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SFU Health and Counselling Services
Registered Clinical Counsellor

An angry woman screaming
Andrea Piacquadio on Unsplash
I am able to use strengths-based language to describe my ability to handle conflict.

Conflict is an inescapable and completely necessary part of life.

There’s no denying it – people see and understand the world differently, and it’s only a matter of time before perspectives clash, right and wrong get mixed up, and feelings get hurt.

But it’s pretty clear that different people handle conflict uniquely. Some seem to be completely unshaken in the face of conflict, while others go to great lengths to avoid it, knowing that they don’t handle it well at all. Then there are the people who seem to be great friends with all kinds of trouble – everyone knows at least one person who always seems to be in some kind of drama. They probably don’t really seem like happy people, but underneath it all, they thrive on all that discord. Without it, they wouldn’t know what to do with themselves.

It’s worth reflecting on how you handle conflict. Not everyone is a perfect conflict resolver, nor should everyone be. In fact, if everyone was trying to get a handle on all the conflict all the time, things would probably be a lot worse! Nor is there only way way of dealing with conflict. Some will preach assertiveness, some will vouch for listening skills, or other methods. Regardless, I would think that it’s arguably better to have a variety of conflict resolution styles in a group.

Think of the last time you were in a job interview. I can be about 90% sure that you were asked to reflect on a conflict situation of some kind, and how you dealt with it. Did you stumble through the answer? Did you have a perfectly thought-out story to tell? Were you able to elaborate on exactly how you handled it, and what role you played?

Many leading theories of personality psychology posit that our personalities emerge as relatively stable during early childhood. Say, somewhere around age five to seven. After that, your core personality traits are unlikely to change much – partly due to the fact that you’ve implicitly made some fundamental assumptions about how the world works, and partly due to the massive developmental changes in your brain during early childhood. How you learned to deal with difficult interpersonal situations as a child could have a lasting effect on how you approach conflict for the rest of your life.

conflict between children

When I think back to my own childhood, I can recall a few conflict situations. I learned very quickly that scrapping with my older brother would likely lead to me getting the worst of the exchange (not that that stopped me in any way). Additionally, in bullying situations in my early years at school, my lanky physical attributes never proved to be much of a deterrent, and I was never really able to form clever verbal counter-arguments (calling names and such) quickly enough.

So it wasn’t long before I began to see the wisdom in avoiding conflict situations when I could. I became willing and able to put up with a certain amount of grief for the sake of not escalating the conflict, usually leading to the aggressor either losing interest or becoming self-satisfied enough to leave the issue. I would still feel embarrassed and angry, but would keep these feelings to myself like a good little boy until the problem situation had passed.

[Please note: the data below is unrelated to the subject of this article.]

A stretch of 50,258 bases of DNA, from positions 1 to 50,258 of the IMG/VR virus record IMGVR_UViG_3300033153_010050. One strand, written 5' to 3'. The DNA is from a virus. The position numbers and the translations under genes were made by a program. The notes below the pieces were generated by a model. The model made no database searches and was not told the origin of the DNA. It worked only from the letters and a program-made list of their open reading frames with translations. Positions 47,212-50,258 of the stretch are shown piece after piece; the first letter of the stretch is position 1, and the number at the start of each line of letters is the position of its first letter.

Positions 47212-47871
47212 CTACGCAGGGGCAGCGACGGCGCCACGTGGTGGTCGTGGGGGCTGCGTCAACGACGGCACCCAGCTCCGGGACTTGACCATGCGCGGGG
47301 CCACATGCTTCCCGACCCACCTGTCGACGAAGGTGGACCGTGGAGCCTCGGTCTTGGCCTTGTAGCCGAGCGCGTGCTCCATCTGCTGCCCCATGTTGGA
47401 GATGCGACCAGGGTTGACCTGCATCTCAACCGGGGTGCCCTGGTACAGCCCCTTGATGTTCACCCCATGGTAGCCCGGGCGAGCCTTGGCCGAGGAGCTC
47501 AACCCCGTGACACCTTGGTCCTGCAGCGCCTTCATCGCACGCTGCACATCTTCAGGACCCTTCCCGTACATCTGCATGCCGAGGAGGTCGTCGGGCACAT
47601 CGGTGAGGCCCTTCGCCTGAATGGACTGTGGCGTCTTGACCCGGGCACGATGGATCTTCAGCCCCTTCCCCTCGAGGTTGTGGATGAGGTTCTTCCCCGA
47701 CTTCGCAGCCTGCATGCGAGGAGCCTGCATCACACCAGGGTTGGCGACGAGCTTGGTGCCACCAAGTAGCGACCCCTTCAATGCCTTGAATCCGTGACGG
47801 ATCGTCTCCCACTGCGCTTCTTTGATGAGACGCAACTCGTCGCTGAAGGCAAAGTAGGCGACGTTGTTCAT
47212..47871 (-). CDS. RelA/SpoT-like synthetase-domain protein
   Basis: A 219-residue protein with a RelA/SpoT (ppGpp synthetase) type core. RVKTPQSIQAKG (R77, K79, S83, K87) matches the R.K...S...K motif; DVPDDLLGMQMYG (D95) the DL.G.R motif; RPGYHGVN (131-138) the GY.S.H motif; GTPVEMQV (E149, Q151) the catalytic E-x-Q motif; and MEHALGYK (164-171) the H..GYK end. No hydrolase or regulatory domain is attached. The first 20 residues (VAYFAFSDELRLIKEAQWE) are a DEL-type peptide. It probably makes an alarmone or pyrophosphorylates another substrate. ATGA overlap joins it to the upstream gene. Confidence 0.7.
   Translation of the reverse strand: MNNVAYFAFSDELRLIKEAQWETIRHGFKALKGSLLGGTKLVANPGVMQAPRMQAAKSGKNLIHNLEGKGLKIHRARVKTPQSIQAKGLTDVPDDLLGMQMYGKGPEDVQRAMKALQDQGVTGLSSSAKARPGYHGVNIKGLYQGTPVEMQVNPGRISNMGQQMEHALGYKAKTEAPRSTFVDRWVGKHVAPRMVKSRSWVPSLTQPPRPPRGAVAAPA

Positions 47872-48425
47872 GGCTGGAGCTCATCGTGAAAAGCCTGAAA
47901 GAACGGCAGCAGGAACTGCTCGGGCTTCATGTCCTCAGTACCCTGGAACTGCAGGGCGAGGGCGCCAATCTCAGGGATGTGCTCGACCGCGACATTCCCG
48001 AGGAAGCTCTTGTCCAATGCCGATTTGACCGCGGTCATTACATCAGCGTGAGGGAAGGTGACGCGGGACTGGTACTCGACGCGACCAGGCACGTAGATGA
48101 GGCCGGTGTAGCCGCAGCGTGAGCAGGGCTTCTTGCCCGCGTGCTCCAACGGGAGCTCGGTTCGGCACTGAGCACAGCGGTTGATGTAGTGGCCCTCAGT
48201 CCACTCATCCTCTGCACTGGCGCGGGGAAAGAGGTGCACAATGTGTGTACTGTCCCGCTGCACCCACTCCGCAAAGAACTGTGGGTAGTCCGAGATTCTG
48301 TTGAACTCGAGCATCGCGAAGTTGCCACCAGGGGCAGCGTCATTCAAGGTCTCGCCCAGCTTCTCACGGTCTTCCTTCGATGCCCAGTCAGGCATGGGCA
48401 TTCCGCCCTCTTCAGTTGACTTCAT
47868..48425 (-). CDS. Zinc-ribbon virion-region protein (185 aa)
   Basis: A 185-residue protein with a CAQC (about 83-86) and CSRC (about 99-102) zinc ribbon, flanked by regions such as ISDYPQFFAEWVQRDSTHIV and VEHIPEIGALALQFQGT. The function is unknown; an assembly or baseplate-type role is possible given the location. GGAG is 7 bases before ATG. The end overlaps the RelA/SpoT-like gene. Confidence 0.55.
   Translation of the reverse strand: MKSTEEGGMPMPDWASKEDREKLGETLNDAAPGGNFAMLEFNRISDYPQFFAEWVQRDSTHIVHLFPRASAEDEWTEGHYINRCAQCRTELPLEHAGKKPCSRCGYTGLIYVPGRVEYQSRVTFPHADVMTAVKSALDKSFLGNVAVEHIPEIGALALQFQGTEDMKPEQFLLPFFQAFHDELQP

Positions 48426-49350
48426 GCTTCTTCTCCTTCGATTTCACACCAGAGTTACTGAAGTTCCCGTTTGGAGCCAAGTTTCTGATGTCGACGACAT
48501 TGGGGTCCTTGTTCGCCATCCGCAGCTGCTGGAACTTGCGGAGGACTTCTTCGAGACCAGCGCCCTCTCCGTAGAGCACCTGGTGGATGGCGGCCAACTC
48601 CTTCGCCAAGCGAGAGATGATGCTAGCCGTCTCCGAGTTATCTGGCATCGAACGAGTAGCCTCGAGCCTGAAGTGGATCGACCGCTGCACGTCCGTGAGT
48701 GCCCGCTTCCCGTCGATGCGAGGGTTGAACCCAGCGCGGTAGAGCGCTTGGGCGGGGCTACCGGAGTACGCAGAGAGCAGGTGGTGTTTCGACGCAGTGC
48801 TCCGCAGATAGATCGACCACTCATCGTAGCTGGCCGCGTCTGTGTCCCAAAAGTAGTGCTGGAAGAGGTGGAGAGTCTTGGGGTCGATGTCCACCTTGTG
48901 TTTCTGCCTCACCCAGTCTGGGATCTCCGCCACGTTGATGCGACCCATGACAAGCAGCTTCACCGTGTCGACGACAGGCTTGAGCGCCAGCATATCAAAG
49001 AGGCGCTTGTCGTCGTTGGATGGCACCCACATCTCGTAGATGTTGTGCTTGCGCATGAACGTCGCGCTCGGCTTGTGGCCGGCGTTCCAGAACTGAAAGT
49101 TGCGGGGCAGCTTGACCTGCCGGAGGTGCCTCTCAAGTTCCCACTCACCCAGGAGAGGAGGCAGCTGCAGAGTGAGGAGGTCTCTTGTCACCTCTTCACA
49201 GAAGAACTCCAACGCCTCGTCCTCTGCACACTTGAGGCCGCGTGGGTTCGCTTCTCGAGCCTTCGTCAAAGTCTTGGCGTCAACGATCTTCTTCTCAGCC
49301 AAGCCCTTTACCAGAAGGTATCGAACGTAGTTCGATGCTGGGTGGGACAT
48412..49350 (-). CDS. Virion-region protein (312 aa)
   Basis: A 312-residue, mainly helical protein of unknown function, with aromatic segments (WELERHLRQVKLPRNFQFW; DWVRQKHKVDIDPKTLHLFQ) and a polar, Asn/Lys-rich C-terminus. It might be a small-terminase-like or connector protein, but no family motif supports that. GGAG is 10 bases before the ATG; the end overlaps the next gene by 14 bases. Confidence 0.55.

As the years went by and I became more self-confident, I would learn that it’s not healthy to let feelings boil and stew internally, nor is it okay to let people walk all over me and not do anything about it. I also began to notice that I was better at listening than I was at talking, as people seemed to be comfortable telling me about their problems. I learned to see strengths where before I had known only weaknesses. Where I once would have witnessed someone yelling and felt embarrassed and scared, now I see such outbursts and look for the emotions underneath – the real reasons why they are upset – so that I can calmly empathize. Where I once would have described myself as shy and reserved, I now describe myself as introspective and low-key.

Because I know these things about myself, I am able to use strengths-based language to describe my ability to handle conflict. I might say something to the effect of remaining calm, empathizing, re-framing issues, and clarifying different perspectives would be my main strategies for dealing with conflict now – often times that is enough for the parties involved to see their role in the conflict differently and come to their own solutions.

So, the question remains – how do you best deal with conflict? Do you approach it head-on, or do you prefer to stay in the background and let things simmer down? What are the advantages of your preferred strategy?

Because you can bet that it’s only a matter of time before someone wants to know.

SFU Health and Counselling Services
Registered Clinical Counsellor
David Lindskoog is a Registered Clinical Counsellor at Health & Counselling who used to work as a Career Advisor with Career Services. David is passionate about suicide prevention, social justice, career and professional development concerns, and the use of role-playing games in therapy. Check out his group: Dungeons & Worry Dragons. While you're here, check out Dave's Diary! It is an ongoing series of journal entries touching on various aspects related to careers and well-being. Want to hear Dave's thoughts on a particular topic?  Send him an email, and he'll do his best to include it in his next post!  

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